The latest Westons Cider Report reveals almost half of UK households (47.7%) now buy in to the category, which attracted almost a million more shoppers in 2020.

What’s more, shoppers bought cider in greater volumes – averaging an additional 30 litres per household, up 9.4%.

And, while the enforced closure of pubs, bars and restaurants for much of 2020 certainly played a part the category’s off-trade success – as consumers swapped trips to their local for a ‘quiet night in’ and an influx of new shoppers bought in – the report also calls out premiumisation as a catalyst of category growth.

Darryl Hinksman, Head of Business Development at Westons Cider, tells Wholesale Manager how the cider market is performing and what trends are driving growth.

How much is the off-trade cider category worth?

Overall, cider is worth £2.1bn. The volume of total cider is 687m litres, down 12%. The total off-trade is worth £1.3bn and that is a volume increase of 17% and value is up 21%. That is driven by premiumisation – people drinking better. Also, new shoppers are entering the category – nearly 48% of shoppers are new to the category. Convenience is tracking ahead of the overall market at +24% in value and +20.1% in volume. We have definitely seen within the year a movement towards convenience as people do more frequent shops. There are more people, buying more and shopping more often. People are shopping in convenience because they don’t want to go to big footprint stores. We have seen convenience benefit from that, from a cider perspective.

Is the market in growth? What is driving the growth?

As well as convenience, online is also growing. Nearly 10% of cider sales have come from online. People will remain shopping online but within the convenience channel that habit will remain as well. Undoubtedly the dynamics have changed but as the market begins to open, I don’t necessarily think people will go back to their old habits. Brand-wise there has been a massive premiumisation swing. I think people are transferring their on-trade spend into the off-trade. People are enjoying more premium at-home occasions. We have seen a big rise in crafted cider in particular. Market share on crafted has gone from about 12% to about 13%. Within that, we have benefited significantly on Henry Westons. We have gone from £45m last year to £61m this year. We are seeing bigger growth within convenience where we are up about 27%.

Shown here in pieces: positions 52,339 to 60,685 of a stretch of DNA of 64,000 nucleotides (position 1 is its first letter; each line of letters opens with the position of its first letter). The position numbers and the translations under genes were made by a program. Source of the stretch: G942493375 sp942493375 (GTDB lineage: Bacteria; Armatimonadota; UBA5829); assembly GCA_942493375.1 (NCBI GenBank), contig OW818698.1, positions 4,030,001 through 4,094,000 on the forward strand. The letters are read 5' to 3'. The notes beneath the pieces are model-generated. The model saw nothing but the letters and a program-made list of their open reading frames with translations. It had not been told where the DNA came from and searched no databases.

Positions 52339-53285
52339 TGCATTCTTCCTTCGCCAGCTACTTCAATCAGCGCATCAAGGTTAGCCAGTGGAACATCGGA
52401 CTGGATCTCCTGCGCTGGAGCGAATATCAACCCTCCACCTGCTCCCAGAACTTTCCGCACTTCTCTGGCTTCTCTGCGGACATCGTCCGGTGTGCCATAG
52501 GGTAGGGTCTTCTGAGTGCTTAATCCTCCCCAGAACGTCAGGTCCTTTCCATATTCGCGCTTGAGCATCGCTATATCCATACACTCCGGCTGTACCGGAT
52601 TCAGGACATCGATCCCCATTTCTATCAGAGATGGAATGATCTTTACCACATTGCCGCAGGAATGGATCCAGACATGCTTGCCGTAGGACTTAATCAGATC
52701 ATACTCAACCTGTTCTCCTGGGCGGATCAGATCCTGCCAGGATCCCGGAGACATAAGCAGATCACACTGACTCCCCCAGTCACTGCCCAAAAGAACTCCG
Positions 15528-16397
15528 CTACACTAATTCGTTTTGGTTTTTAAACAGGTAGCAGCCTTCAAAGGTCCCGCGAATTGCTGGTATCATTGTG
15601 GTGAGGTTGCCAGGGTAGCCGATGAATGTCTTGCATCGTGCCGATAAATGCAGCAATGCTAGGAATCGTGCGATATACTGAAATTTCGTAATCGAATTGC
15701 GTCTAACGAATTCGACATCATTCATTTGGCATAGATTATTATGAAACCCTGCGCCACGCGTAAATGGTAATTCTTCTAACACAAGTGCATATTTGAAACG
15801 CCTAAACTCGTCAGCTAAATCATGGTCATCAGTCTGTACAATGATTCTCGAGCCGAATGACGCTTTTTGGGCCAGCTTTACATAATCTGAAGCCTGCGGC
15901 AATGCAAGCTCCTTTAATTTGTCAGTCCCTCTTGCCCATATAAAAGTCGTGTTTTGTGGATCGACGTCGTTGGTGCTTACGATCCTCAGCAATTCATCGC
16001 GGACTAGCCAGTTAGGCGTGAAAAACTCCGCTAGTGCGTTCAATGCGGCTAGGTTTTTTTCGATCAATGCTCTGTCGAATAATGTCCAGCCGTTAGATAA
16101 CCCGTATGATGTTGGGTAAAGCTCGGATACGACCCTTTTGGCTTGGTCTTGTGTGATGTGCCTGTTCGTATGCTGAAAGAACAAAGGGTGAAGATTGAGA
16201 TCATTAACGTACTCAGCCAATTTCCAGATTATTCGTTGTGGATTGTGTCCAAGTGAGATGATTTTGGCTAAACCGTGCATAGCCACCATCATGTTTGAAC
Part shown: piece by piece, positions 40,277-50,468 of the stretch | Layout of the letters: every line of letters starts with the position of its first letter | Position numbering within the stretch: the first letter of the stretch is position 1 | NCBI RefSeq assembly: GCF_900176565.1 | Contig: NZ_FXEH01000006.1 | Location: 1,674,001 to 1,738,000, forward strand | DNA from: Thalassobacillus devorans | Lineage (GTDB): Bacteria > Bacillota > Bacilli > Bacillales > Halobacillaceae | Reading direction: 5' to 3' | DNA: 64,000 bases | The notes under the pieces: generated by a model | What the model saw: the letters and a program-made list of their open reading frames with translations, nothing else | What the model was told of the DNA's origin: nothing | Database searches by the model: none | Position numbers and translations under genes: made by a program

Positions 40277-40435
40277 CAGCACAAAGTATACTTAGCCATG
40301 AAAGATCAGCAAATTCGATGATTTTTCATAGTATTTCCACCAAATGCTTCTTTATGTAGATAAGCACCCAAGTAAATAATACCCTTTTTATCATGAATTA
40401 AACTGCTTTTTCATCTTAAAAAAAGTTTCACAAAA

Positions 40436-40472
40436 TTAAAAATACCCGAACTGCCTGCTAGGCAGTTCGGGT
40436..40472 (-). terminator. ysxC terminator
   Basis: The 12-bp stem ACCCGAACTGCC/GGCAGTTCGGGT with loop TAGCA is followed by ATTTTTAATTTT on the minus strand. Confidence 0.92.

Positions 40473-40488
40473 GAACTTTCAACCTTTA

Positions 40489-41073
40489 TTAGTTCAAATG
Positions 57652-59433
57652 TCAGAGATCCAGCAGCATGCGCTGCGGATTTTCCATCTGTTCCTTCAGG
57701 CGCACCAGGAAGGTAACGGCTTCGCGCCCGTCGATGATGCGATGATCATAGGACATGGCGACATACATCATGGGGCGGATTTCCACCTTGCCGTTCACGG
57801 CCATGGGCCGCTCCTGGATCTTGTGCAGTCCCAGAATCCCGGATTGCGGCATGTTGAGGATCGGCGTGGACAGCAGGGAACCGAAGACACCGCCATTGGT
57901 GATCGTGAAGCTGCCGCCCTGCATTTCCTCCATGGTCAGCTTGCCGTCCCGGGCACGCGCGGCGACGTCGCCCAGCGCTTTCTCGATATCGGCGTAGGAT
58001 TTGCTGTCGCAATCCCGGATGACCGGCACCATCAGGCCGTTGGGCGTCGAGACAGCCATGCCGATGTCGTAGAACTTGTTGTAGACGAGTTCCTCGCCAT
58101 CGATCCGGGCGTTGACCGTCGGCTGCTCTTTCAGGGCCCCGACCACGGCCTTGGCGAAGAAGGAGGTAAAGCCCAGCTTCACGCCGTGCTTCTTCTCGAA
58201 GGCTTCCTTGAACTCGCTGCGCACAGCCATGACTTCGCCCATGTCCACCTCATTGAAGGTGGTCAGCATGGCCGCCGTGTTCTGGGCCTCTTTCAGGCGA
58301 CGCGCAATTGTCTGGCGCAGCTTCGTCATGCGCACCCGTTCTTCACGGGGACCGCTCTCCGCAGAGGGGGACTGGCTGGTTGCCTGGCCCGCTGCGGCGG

Besides premiumisation, people are buying bigger packs. We have seen a huge move towards cans, which are growing 30%, ahead of bottles at 20%. Within our own portfolio we have seen bigger pack formats growing significantly. 4-packs are growing 65% and the 10-packs are up 643%. When people go shopping they stock up. Premiumisation and people buying more are driving that dynamic. Looking at the convenience data, it’s very reflective of that.

Also, value amber and value white ciders are performing very poorly. For a company like us that is really good news because we don’t compete in that arena, we don’t make big plastic bottles of cider in the cheapest possible way. Value amber has declined over the last 12 months and value white is nearly 8% down. That’s good news for the category. By comparison, in convenience if you look at mainstream, its up 25%. If you look at crafted, which is where we largely play with Henry Westons, it’s up 76%. So it’s a real swing.

Do you think the people who bought value cider are buying a different category now?

Either that or they have traded up. If they are on-trade consumers as well, and most of them would be, they have not been spending in the on-trade. So if they have an allocated amount to spend on hospitality, they can get much better value for money in the off-trade than they can in the on. I think we are seeing most of them trade into mainstream so it’s not a big step up into premium but certainly a step up from where they have been in terms of plastic bottles. People at the bottom have shuffled up a sector. That is absolutely the pattern of premiumisation.

What is the household penetration of cider?

Up to 48.6% of households are buying cider. That is up from 45% the previous year. The biggest movement has been on average purchase volume.

What effect did Covid and the resulting lockdowns have on the off-trade cider market?

It has had a massive effect. When the on-trade opened up in between the lockdowns, it was marginal because they opened up in restricted ways. So the last 12 months has been about off-trade and online, both via our own website and direct to consumer through Amazon and other sites. Those are the key dynamics that have impacted the cider market this year. The off-trade growth has not offset the on-trade loss in terms of volume. The volume loss in the on-trade is quite significant. But as a business we had a good year. Although we didn’t compensate for what we lost in the on-trade, we did particularly well in the off-trade and online and we made savings in other areas.